So King Charles sent for Ganelon, and gave him the message to be delivered to the Admiral; and Ganelon was well content to go. He armed himself, therefore, and mounted his horse that was named Gascon, and went his way. When he came to the valley where the army of the Saracens lay, the guards laid [226] hold of him, but perceiving that he carried a message, straightway let him go. So coming to the tent wherein the Admiral abode, he spake with a loud voice: "The noble Charles, King of France, sends this message: If you will renounce Mahomet and all false gods and receive the true faith, you shall keep all your land and worship, and shall be honoured and loved of all Christian men. But if you will not, then you shall surely die." So Ganelon spoke. But Balan, when he heard these words, was very wroth, and made as if he would strike him. Then Ganelon drew his sword and smote Brullant where he stood by the Admiral's side, and, leaping on his horse, rode away.

The Duke Naymes saw him from a window in the Tower, and said to Roland and Oliver, "Who is this knight that rides so fast." They judged that he was none other than Ganelon, and Roland cried aloud, "God grant that he fall not into the hands of the enemy." And as he spoke, Ganelon turned upon the Saracens, and slew two of them, of whom the brother of King Sortibrant was one. When Oliver saw this he said to Roland, "See you this? That is a good knight. I love him in my heart. Would God I were with him [227] where he is." But when the Saracens came near to the army of the King they left chasing Ganelon.

When the King knew how his message had sped he commanded that they should set the army in array. This they did, parting it into ten divisions. The Saracens also prepared for battle. And first Brullant rode forth and challenged the King to combat; nor did he hold back. So these two met and the King slew Brullant, and many other Saracens also. Nor did the Saracens lack great warriors, such as King Tenebres, a famous Turk, who slew John of Pontoise and many others. But him Duke Richard overthrew; Duke Reyner slew Sortibrant; and Balan the Admiral slew Huon of Milan, and went near to slaying Milon, but that Ganelon and his men saved him, though not without much damage to themselves. Nor, indeed, would they have so prevailed but for the help of Fierabras.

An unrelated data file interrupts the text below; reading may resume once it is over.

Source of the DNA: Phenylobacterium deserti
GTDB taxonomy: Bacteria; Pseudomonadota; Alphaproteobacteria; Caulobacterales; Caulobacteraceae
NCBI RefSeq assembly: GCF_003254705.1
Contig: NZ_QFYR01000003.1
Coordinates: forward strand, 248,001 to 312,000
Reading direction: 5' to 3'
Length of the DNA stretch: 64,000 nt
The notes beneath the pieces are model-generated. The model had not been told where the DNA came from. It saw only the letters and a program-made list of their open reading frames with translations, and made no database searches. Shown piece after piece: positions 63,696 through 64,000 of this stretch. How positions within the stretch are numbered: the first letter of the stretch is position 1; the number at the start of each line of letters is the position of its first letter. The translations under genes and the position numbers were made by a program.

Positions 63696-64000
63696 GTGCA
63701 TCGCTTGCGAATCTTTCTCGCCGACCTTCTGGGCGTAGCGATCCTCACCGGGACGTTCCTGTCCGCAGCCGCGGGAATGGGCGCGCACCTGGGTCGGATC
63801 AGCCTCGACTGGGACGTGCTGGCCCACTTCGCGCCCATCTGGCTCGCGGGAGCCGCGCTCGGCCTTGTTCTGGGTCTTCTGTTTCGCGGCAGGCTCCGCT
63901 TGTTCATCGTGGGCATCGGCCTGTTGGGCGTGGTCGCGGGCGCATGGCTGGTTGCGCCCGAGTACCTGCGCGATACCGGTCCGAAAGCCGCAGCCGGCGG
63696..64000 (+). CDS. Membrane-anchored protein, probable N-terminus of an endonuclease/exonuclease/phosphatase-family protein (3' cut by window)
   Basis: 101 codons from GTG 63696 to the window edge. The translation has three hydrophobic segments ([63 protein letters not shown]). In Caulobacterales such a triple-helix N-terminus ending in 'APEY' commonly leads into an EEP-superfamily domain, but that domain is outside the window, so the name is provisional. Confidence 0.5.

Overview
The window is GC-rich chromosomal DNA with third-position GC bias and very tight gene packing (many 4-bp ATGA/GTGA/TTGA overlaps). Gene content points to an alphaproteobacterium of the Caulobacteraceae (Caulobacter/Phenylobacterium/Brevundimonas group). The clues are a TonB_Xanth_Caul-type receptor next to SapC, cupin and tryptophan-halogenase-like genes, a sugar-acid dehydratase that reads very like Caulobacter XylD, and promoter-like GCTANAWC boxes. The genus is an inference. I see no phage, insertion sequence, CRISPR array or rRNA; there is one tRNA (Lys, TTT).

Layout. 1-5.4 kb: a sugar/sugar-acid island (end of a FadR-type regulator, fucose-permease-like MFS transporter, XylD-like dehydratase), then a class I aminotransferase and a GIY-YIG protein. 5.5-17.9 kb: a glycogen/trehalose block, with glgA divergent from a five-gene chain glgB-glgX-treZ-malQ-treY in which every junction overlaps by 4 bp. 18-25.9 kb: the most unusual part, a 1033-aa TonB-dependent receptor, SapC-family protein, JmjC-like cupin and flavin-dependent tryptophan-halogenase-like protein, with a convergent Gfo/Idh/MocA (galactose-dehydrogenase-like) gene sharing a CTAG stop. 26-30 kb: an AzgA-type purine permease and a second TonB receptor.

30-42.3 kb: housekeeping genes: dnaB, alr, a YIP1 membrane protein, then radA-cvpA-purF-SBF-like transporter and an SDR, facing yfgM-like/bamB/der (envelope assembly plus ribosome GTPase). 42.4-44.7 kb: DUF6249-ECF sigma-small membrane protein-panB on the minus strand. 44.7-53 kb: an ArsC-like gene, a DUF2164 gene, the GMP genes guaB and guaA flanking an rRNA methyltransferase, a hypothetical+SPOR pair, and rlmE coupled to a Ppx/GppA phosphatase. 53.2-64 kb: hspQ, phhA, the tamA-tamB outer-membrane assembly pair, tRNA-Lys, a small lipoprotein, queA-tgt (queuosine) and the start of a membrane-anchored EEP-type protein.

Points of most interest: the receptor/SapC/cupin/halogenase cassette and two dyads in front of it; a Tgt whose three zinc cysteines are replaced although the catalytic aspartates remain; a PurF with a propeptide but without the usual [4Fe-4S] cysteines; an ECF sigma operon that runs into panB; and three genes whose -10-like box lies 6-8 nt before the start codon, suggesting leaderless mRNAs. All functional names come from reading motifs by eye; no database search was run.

And now the knights that were in the Tower, seeing the army of their countrymen, came forth, and taking each man a horse, whose rider had been slain, charged the Saracens. These being taken, as it were, both before and behind, fled, as doves fly before a hawk. And [228] Balan fled with them, but being overtaken was made prisoner.

When the Admiral was brought to Charles, the King said, "Will you forsake your false gods, who indeed have profited you nothing, and accept the true faith ? If you will do so, you shall suffer nothing, either in your person or in your goods." "Nay," said the Admiral, "that will I not." Then Charles drew his sword and said, "If you yield not you die." And Fierabras, kneeling down, prayed that his father might be spared. Then Balan consented to be baptized. Nevertheless, when he came to the font the evil spirit in him rebelled, and he spat in the font, and went near to slaying the bishop that should have christened him; for he took him by the middle, and would have drowned him in the font. When the King saw this he said, "Verily this evil-doer must die." Nevertheless Fierabras entreated him to have patience, and, turning to his father, would have persuaded him even yet to baptism. "Nay," said Balan, "that will I never do, and you are a fool, my son, to ask such a thing. Would I were on horseback; then would I show these villains what is in my heart." When the King heard this he said, "Who will slay this fellow ? "

[229] "That will I," answered Ogier the Dane, and he smote off the Admiral's head with a stroke of his sword.

After this said Floripas to Roland, "Sir Knight, remember how you promised to help me to that thing which I most desire." Thereupon Roland said to Guy of Burgundy, "Bring to mind the promise which you made to Floripas, the Admiral's daughter, that you would take her to wife." "That will I do right willingly," said Guy, "if the King consent."

So Floripas was baptized, King Charles and Duke Thierry being her sponsors, but her name was not changed. Afterwards the bishop married her to Guy of Burgundy. As for Guy he was made King of the land; part he gave over to Fierabras, who held it of him; but Charlemagne was overlord of the whole country.